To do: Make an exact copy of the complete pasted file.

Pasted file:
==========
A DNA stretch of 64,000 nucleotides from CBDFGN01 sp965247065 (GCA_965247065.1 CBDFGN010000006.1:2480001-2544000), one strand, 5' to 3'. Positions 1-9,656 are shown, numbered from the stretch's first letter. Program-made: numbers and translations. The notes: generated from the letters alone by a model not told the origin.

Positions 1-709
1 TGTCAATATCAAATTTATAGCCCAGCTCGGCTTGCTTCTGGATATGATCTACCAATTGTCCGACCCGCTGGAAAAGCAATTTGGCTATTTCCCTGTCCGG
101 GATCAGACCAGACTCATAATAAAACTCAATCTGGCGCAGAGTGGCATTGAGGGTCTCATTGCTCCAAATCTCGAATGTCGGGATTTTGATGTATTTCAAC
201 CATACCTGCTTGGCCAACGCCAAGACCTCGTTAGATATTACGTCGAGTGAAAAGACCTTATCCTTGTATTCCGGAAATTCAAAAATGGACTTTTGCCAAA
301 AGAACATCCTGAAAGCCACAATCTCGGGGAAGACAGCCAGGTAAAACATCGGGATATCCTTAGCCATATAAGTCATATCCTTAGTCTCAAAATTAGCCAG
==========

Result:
A DNA stretch of 64,000 nucleotides from CBDFGN01 sp965247065 (GCA_965247065.1 CBDFGN010000006.1:2480001-2544000), one strand, 5' to 3'. Positions 1-9,656 are shown, numbered from the stretch's first letter. Program-made: numbers and translations. The notes: generated from the letters alone by a model not told the origin.

Positions 1-709
1 TGTCAATATCAAATTTATAGCCCAGCTCGGCTTGCTTCTGGATATGATCTACCAATTGTCCGACCCGCTGGAAAAGCAATTTGGCTATTTCCCTGTCCGG
101 GATCAGACCAGACTCATAATAAAACTCAATCTGGCGCAGAGTGGCATTGAGGGTCTCATTGCTCCAAATCTCGAATGTCGGGATTTTGATGTATTTCAAC
201 CATACCTGCTTGGCCAACGCCAAGACCTCGTTAGATATTACGTCGAGTGAAAAGACCTTATCCTTGTATTCCGGAAATTCAAAAATGGACTTTTGCCAAA
301 AGAACATCCTGAAAGCCACAATCTCGGGGAAGACAGCCAGGTAAAACATCGGGATATCCTTAGCCATATAAGTCATATCCTTAGTCTCAAAATTAGCCAG